On this day, however, we had become pretty much lost in the scruffy, lightly industrial exurb of some little town that we were going to ride through on our way to our lodging and food providing destination for the day.
And there, much like the holy grail, were the golden arches. And they didn’t participate in the siesta tradition. And we found in our mutually examined hearts no elitist objections to eating there. So we did. And it was good. And we saw some young French families acting out their domestic affairs in their native habitat. All in all it was a moderately satisfying experience.
And I have always liked the Big Mac.
I just don’t go to McDonald’s in France.
The second time I ever went to McDonald’s in France was when my friend Betsy and I were on the way to the Paris Aquarium and were suddenly overtaken by the urge for a no-ceremony, no-ancillary –additional-items, quickly acquired, and quickly consumed, order of frites.
Again that day the arches appeared at just at the right moment to become a near occasion of sin.
And that is, I swear, is identical to, or at least virtually similar to, what happened yesterday in Chartres.
The idea of getting warm in a somewhat familiar common user interface was the first lurch down the slippery slope. I had also begun to have a need for a toilet, and as I had learned on my first trip to Paris, which was on a guided tour (Mary Ann, our tour leader had us all meet for our first big activity at the Champs Elysees McDonald’s because they had free restrooms – Mysti and I just kept on going down the Champs Elysees, eschewing the freeness of the restrooms for what we felt would be, and turned out to be, a more Parisian experience) McDonald’s has free toilets.
And if I felt any compunction about just going in and going to the restroom, and, upon exiting said restroom, just standing around until I got warm, and then leaving, I could order a cup of coffee.
If one were to think at all, one would see that getting in line was the next stumble down that increasingly steep and vastly more slippery slope.
“An order of fries would be just the ticket”, I thought I heard a distant voice saying.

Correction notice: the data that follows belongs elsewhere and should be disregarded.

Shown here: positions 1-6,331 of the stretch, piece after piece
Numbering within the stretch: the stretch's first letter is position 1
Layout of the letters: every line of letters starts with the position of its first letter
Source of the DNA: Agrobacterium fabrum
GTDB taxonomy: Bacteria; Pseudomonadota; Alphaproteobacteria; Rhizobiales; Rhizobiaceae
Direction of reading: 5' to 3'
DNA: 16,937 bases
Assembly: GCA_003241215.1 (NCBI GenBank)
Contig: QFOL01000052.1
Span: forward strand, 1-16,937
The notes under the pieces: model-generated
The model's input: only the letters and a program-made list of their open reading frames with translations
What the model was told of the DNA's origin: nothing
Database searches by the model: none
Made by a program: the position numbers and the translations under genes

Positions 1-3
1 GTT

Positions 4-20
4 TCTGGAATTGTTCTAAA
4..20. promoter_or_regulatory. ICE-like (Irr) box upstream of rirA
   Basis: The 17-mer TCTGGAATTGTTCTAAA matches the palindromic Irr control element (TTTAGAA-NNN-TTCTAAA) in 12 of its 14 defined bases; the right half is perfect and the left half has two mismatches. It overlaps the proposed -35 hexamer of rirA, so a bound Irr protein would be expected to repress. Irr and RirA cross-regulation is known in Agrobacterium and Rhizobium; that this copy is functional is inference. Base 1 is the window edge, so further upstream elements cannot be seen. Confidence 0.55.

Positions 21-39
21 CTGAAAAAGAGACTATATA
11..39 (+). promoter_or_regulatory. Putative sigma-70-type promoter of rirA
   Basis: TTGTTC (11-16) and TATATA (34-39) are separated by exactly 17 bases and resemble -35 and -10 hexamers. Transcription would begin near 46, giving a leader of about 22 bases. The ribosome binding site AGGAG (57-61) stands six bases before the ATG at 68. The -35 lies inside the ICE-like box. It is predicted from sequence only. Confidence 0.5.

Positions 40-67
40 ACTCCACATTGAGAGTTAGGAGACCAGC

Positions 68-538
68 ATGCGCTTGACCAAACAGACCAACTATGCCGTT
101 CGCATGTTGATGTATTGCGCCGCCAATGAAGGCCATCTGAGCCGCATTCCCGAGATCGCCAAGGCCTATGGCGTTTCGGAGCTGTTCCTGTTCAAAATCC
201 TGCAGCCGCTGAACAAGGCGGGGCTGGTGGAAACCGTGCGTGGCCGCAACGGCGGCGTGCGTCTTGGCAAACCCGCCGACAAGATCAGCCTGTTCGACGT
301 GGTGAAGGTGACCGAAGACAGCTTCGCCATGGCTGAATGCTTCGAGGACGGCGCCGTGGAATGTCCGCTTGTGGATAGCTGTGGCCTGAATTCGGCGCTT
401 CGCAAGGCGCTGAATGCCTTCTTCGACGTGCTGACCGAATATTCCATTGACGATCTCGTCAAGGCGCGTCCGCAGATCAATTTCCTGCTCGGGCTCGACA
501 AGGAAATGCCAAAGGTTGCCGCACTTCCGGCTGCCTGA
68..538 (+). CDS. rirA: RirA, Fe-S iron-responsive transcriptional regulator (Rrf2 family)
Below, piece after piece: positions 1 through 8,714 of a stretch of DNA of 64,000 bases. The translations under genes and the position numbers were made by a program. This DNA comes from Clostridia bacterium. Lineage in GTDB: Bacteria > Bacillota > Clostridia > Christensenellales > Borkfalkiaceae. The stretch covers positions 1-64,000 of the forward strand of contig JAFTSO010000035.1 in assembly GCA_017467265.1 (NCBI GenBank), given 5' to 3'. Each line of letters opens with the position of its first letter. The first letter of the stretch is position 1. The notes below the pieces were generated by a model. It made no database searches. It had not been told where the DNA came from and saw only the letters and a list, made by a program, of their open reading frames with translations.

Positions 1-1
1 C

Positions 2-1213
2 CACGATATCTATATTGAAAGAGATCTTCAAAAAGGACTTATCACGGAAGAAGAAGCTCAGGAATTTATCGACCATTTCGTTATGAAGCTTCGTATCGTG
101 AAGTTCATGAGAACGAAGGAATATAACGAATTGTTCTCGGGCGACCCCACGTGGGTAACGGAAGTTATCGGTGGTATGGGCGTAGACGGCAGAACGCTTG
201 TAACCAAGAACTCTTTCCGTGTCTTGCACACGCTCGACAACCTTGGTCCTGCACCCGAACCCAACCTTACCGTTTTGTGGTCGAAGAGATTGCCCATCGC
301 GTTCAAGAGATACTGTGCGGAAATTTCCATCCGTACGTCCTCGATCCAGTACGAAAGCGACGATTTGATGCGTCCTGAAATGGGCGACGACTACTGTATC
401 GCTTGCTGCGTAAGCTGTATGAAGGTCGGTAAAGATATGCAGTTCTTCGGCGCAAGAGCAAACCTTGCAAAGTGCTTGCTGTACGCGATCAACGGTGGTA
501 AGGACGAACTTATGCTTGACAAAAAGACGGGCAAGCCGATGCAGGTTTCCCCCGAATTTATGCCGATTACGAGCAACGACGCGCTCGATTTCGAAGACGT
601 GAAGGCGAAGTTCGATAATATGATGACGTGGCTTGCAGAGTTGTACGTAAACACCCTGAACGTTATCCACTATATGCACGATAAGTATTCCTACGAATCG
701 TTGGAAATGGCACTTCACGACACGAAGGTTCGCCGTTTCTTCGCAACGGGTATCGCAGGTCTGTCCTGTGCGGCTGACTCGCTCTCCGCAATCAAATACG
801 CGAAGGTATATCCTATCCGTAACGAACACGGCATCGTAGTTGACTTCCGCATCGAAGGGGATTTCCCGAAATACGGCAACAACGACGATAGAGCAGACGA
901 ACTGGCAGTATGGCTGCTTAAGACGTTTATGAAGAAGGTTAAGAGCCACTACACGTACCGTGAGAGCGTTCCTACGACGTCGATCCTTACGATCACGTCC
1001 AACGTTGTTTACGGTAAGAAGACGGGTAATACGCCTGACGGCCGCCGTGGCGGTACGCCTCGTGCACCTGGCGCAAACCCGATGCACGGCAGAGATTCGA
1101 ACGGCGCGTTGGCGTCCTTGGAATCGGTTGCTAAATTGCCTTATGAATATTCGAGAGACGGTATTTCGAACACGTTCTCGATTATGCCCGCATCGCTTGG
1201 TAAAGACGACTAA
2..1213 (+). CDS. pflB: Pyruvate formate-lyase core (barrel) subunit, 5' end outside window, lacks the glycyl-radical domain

The line was quite slow. I was a part of a little community of mixed-race teenagers all apparently trying to win top honors in that totally international game known as grabass (French spelling provided here for the edification of all concerned). Due to the line’s slowness I had way too much time for contemplation. And that was the third and final step to slippery slope to perdition. Contemplation said “if frites are good, cannot a Big Mac be better- with fries, of course”?
I wolfed – I mean WOLFED – that stuff. I was so hungry. And then I figured out where the toilet was and then I left, as a fortified, albeit crestfallen sinner; but that Big Mac was exactly what I had needed at that moment.
Here are a couple of pictures from inside the cathedral.
So that takes us to today.
For some reason I was tired from yesterday’s trip. So I didn’t get up very early today. And after going down to 47 Boulevard St Germain for a refill of fromage blanc and, more importantly, olives – with wine in the afternoon while I try to compose these posts, the olives I get down there are so good that it is scary; and the olive man has been in the land of the missing for a couple of market days, so I was getting desperate – I fooled around with email and yesterday’s images way longer than I should have and, therefore had breakfast way later than I should have; so 1430 was looming and I had just taken my shower.